Prevalence and side effects of energy drink consumption among medical students at Umm Al-Qura University, Saudi Arabia

Autores: Bawazeer Naif A, Al Sobahi Najmah A


Background: Energy drinks are freely available at markets and shops on the university campus without regulation or proper education regarding its side effects. The caffeine amount within energy drinks is high and could become an addictive substance or cause intoxication. Therefore, this study aims to assess the prevalence of energy drink consumption and its reported side effects among medical students. Methods: A total number of 257 medical students from Umm Al-Qura University completed a questionnaire about energy drinks that was administrated electronically from September through November, 2012. Results: Out of the 257 participants, 27.2% (n = 70) reported consuming at least one energy drink per month, with 61.5% (n = 48) being males. Males consume significantly more energy drinks than females (p = 0.0001). The students consumed energy drinks to get energy in general (32.8%) and while studying for exams or finishing a project (31.4%). Other reasons given include, lack of sleep (12.8%), just to be like friends (11.4%), or driving (8.5%). Heart palpitations are the most common side effect in our sample (20%), followed by insomnia (10%), headache and tremors (5.7%), nausea and vomiting (4.2%) and nervousness (2.8%). Conclusion: Energy drinks consumption is common practice among medical students and the main reason cited for consumption is the need for energy during general activities. Approximately one-third of the consumers manifested some side effect after consumption. We recommend the need to create public awareness about energy drinks. Further studies are recommended to assess the educational level of students consuming energy drinks, about the dangerous side effects.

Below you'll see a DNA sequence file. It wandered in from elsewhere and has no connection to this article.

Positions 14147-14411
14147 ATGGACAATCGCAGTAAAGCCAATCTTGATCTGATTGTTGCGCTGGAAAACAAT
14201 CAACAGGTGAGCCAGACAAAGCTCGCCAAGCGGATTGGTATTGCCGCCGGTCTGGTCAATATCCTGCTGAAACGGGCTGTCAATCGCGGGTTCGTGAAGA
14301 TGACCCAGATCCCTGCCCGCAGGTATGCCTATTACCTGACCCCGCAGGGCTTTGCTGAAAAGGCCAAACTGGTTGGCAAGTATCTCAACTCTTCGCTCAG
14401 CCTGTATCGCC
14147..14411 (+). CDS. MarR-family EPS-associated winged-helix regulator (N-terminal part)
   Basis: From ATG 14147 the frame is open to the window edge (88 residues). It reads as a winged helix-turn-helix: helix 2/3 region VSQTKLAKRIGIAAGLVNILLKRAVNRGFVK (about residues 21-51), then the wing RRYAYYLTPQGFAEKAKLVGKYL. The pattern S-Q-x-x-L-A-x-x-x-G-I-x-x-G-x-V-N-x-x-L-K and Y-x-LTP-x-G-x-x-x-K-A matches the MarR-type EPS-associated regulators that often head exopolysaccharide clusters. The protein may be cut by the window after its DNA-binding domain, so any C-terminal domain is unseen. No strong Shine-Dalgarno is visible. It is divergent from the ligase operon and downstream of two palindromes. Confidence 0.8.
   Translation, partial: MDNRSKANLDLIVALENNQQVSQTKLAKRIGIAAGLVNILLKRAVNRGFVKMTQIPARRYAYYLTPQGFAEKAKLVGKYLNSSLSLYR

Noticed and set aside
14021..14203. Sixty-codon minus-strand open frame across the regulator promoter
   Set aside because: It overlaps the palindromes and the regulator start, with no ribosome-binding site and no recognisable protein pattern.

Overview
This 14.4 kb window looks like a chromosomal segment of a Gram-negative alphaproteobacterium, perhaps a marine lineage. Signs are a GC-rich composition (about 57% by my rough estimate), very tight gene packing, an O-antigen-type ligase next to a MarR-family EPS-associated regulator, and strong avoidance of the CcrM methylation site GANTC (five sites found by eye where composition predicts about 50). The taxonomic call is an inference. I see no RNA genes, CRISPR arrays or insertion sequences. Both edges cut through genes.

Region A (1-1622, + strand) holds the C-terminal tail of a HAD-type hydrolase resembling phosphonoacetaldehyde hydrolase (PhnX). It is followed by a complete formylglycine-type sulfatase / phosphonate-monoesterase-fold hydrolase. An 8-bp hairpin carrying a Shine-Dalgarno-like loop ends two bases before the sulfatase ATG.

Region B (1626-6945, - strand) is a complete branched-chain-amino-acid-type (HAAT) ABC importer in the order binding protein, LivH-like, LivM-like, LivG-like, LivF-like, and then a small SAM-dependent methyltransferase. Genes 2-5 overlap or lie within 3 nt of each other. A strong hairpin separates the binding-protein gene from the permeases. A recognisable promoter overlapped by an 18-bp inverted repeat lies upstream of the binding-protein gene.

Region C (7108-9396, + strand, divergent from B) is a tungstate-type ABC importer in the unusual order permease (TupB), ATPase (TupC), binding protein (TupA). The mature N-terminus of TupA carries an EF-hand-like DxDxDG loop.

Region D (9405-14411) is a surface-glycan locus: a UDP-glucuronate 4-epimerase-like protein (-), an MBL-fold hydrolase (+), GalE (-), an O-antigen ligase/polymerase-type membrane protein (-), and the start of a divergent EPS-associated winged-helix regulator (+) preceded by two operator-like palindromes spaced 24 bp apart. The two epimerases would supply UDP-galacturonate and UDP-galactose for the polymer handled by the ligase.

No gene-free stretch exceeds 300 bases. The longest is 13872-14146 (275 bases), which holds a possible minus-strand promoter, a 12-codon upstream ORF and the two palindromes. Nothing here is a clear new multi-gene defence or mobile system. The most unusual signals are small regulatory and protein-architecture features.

Palabras clave: Energy drinks caffeine adverse effects medical students.

2013-11-11   |   932 visitas   |   Evalua este artículo 0 valoraciones

Vol. 1 Núm.3. Diciembre 2013 Pags. 104-108 Int J Med Students 2013; 1(3)